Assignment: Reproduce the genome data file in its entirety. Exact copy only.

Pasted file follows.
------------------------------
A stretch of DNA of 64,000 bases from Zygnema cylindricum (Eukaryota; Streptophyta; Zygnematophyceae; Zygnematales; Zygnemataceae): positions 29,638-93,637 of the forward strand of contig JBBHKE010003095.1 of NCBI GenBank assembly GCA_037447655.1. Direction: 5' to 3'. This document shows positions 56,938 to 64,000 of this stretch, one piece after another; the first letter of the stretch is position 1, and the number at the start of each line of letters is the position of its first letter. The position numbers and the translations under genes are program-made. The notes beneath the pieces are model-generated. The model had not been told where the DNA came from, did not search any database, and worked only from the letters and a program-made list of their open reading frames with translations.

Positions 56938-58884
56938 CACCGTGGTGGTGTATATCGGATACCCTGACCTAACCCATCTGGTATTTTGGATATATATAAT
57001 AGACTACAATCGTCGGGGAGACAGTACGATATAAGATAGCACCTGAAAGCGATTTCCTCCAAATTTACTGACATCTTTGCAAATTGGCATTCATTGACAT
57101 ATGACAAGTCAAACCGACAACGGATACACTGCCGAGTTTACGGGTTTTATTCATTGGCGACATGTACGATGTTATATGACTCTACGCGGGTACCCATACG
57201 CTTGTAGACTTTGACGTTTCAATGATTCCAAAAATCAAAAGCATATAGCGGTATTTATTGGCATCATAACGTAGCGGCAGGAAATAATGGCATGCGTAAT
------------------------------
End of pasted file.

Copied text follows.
A stretch of DNA of 64,000 bases from Zygnema cylindricum (Eukaryota; Streptophyta; Zygnematophyceae; Zygnematales; Zygnemataceae): positions 29,638-93,637 of the forward strand of contig JBBHKE010003095.1 of NCBI GenBank assembly GCA_037447655.1. Direction: 5' to 3'. This document shows positions 56,938 to 64,000 of this stretch, one piece after another; the first letter of the stretch is position 1, and the number at the start of each line of letters is the position of its first letter. The position numbers and the translations under genes are program-made. The notes beneath the pieces are model-generated. The model had not been told where the DNA came from, did not search any database, and worked only from the letters and a program-made list of their open reading frames with translations.

Positions 56938-58884
56938 CACCGTGGTGGTGTATATCGGATACCCTGACCTAACCCATCTGGTATTTTGGATATATATAAT
57001 AGACTACAATCGTCGGGGAGACAGTACGATATAAGATAGCACCTGAAAGCGATTTCCTCCAAATTTACTGACATCTTTGCAAATTGGCATTCATTGACAT
57101 ATGACAAGTCAAACCGACAACGGATACACTGCCGAGTTTACGGGTTTTATTCATTGGCGACATGTACGATGTTATATGACTCTACGCGGGTACCCATACG
57201 CTTGTAGACTTTGACGTTTCAATGATTCCAAAAATCAAAAGCATATAGCGGTATTTATTGGCATCATAACGTAGCGGCAGGAAATAATGGCATGCGTAAT